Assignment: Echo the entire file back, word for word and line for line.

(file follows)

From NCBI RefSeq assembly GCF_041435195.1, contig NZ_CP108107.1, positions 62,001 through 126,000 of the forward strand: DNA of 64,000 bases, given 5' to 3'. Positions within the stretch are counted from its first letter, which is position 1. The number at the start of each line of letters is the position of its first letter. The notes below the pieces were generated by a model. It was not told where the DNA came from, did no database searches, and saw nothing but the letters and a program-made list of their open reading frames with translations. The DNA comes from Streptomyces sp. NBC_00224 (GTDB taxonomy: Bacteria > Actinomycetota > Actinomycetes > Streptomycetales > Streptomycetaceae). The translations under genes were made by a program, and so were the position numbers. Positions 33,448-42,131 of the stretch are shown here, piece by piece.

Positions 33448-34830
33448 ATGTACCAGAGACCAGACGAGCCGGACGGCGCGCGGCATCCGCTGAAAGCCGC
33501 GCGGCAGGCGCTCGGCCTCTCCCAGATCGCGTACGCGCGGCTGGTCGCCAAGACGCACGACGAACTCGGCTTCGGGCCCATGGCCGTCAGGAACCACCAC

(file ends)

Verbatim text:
From NCBI RefSeq assembly GCF_041435195.1, contig NZ_CP108107.1, positions 62,001 through 126,000 of the forward strand: DNA of 64,000 bases, given 5' to 3'. Positions within the stretch are counted from its first letter, which is position 1. The number at the start of each line of letters is the position of its first letter. The notes below the pieces were generated by a model. It was not told where the DNA came from, did no database searches, and saw nothing but the letters and a program-made list of their open reading frames with translations. The DNA comes from Streptomyces sp. NBC_00224 (GTDB taxonomy: Bacteria > Actinomycetota > Actinomycetes > Streptomycetales > Streptomycetaceae). The translations under genes were made by a program, and so were the position numbers. Positions 33,448-42,131 of the stretch are shown here, piece by piece.

Positions 33448-34830
33448 ATGTACCAGAGACCAGACGAGCCGGACGGCGCGCGGCATCCGCTGAAAGCCGC
33501 GCGGCAGGCGCTCGGCCTCTCCCAGATCGCGTACGCGCGGCTGGTCGCCAAGACGCACGACGAACTCGGCTTCGGGCCCATGGCCGTCAGGAACCACCAC